Maybe Ardour does this already I’m on my windows machine and haven’t had a chance to play with it yet. But with the advent of XRL to USB conversion cables such as those from Soundtech.com it would be great if I could connect say 6 or 8 of those bad boys and then record from each Mic to a separate audio track all at once.
The USB cables connect to any standard XRL mic, your SM57’s ect. But every cable you plug in is detected as a separate audio device (at least in windows) so I need a program that can record from multilple audio devices simultaneously!
This way I could record a drum set with an individual audio track for each individual drum. Thus if the kick drum is too quiet in the recording I can simply increase the volume of the kick drum track! Or if I want to add a reverb effect to one of the tracks I can!
I have a linux box so I will eventually get around to downloading and playing around with ardour but so far no studio software I’ve found does what I’m describing. Does Ardour? Could Ardour?
I think JACK will detect any working sound card in ALSA. You can connect whatever you want to the input in ardour, as long as jack recognises it.
Multiple Sound cards (each of those USB cables is a kind of sound card) are a bad idea because they have seperate clocks and they will eventually diverge in time as the recording goes on. Yes, ALSA supports more than one sound card at a time but jack only hooks up to one of them as far as I know. Someone I read about on the net somewhere actually managed to run multiple (identical) SoundBlaster cards in sync by soldering their quarz clocks together but that’s only recommended for those who “Know What They Are Doing ®”.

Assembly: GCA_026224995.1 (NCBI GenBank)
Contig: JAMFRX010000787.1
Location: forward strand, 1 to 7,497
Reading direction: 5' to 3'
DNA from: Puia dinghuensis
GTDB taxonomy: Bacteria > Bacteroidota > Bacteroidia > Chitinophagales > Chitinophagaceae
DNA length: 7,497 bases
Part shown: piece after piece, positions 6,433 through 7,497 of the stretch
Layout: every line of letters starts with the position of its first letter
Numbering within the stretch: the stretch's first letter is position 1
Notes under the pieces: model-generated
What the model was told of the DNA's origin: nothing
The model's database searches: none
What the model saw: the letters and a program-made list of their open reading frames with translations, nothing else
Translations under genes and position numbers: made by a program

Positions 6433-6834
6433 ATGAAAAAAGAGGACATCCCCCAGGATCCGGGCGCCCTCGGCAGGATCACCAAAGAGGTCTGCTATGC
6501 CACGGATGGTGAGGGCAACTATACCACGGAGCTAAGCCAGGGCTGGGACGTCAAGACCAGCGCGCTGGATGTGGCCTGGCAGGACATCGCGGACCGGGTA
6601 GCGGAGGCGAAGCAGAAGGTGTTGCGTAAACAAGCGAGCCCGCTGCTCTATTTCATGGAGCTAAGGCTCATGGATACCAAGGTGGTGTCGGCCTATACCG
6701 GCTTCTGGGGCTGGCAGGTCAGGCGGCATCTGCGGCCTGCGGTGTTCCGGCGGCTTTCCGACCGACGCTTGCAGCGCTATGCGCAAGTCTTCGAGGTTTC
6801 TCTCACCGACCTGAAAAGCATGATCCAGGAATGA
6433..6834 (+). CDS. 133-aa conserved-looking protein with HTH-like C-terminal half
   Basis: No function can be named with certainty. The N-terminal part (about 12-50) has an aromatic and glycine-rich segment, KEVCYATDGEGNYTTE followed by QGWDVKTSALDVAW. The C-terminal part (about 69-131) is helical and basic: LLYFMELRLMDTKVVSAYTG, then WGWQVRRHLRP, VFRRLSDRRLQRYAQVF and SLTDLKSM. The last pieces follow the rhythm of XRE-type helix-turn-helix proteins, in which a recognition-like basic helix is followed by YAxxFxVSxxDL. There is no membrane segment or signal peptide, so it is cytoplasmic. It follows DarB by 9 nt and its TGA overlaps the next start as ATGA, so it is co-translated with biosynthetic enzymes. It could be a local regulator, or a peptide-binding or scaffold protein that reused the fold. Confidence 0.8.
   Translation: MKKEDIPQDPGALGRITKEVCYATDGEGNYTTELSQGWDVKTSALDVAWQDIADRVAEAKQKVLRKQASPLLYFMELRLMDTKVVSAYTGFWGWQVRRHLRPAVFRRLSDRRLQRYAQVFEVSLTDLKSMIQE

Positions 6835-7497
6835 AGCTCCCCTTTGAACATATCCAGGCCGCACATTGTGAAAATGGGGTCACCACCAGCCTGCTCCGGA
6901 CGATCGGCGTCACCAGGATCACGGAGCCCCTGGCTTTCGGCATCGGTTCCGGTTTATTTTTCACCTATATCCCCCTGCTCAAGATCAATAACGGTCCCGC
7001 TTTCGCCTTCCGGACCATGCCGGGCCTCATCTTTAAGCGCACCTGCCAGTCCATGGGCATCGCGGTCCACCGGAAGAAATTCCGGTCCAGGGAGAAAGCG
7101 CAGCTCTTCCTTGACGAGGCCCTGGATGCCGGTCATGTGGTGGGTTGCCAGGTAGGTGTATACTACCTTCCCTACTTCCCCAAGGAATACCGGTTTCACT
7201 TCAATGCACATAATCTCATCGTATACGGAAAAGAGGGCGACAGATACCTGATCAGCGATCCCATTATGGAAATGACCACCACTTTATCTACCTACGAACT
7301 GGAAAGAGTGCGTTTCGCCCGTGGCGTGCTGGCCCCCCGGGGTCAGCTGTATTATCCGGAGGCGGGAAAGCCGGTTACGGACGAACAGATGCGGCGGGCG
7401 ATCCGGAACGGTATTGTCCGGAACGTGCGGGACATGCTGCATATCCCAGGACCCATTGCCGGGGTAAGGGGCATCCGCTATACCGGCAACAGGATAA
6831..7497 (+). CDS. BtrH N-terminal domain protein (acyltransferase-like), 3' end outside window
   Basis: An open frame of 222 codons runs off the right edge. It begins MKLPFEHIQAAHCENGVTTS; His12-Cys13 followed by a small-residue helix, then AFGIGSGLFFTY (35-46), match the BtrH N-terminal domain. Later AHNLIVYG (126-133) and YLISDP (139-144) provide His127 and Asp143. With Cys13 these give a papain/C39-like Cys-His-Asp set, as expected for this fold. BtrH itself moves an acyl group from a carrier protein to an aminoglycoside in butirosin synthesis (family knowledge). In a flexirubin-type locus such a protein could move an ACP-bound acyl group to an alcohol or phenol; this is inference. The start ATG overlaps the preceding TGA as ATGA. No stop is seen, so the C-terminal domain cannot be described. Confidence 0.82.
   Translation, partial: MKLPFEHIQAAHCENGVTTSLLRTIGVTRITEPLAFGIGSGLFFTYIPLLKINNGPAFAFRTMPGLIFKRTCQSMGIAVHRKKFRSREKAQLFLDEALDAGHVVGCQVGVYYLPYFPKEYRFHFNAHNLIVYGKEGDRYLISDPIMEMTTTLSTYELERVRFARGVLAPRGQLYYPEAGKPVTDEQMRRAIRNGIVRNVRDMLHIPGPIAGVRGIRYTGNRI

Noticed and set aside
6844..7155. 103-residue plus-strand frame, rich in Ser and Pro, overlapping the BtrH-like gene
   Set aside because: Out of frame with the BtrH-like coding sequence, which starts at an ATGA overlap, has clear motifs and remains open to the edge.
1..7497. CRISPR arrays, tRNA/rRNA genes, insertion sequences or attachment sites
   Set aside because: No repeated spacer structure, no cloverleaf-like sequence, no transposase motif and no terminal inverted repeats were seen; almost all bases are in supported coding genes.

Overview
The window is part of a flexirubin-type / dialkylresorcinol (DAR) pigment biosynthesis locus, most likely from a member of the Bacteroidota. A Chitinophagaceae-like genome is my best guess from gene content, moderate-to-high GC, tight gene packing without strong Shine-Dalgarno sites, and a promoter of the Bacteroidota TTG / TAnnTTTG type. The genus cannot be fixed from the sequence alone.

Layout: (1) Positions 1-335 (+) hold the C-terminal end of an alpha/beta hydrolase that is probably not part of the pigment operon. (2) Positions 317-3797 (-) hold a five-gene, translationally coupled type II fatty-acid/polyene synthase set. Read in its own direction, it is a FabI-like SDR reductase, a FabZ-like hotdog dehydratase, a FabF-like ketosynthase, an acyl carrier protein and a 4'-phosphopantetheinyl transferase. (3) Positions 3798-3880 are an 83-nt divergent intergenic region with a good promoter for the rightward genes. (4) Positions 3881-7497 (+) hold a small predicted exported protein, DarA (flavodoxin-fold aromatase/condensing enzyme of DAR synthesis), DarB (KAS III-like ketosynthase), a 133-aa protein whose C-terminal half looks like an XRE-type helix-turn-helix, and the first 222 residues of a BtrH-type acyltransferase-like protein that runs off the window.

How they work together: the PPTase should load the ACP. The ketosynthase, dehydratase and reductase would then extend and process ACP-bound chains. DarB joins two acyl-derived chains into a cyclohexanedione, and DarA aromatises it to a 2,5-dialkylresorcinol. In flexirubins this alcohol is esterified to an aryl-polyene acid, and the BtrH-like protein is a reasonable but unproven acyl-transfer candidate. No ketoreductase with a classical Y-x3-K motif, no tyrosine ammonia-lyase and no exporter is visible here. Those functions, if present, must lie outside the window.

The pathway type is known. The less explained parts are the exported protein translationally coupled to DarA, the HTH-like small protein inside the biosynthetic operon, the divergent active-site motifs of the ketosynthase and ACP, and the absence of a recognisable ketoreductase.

Any sound card on the alsa sound card matrix (see http://alsa-project.org) can be used with jack and hence with ardour, and there are plenty with multiple channels. Some have XLR preamps build-in. The Soundtech.com “XLR to USB” cable I did not find on the sound card matrix, but maybe it uses a sound chip that is supported for another device. I don’t think hanging a microphone straight onto the USB is the best idea ever from a “noise” point of view, either. “Bad Boys” indeed.
Ardour doesn’t handle the communication with the sound device(s). JACK does it for it. So the right question is: Does JACK support multiple soundcards. And yes, it does. It is possible to stack multiple devices like your XLR to USB Mic together. The problem is, that this devices are not hardware synchronized. So it is possible that your seperated tracks are running apart after a while.
You can setup ALSA to combine multiple devices into a virtual device, and then connect to the virtual device via Jack.
However, as mentioned previously, their clocks will drift since they do not have a common clock source. This problem can be avioded if your devices can be connected to an external word-clock, but that is something that is only found on professional audio devices.
If your devices have digital IO, you might be able to sync them by connecting them to each other using the digital IO ports. Digital protocols have a clock embeded into them that can be used to sync them up.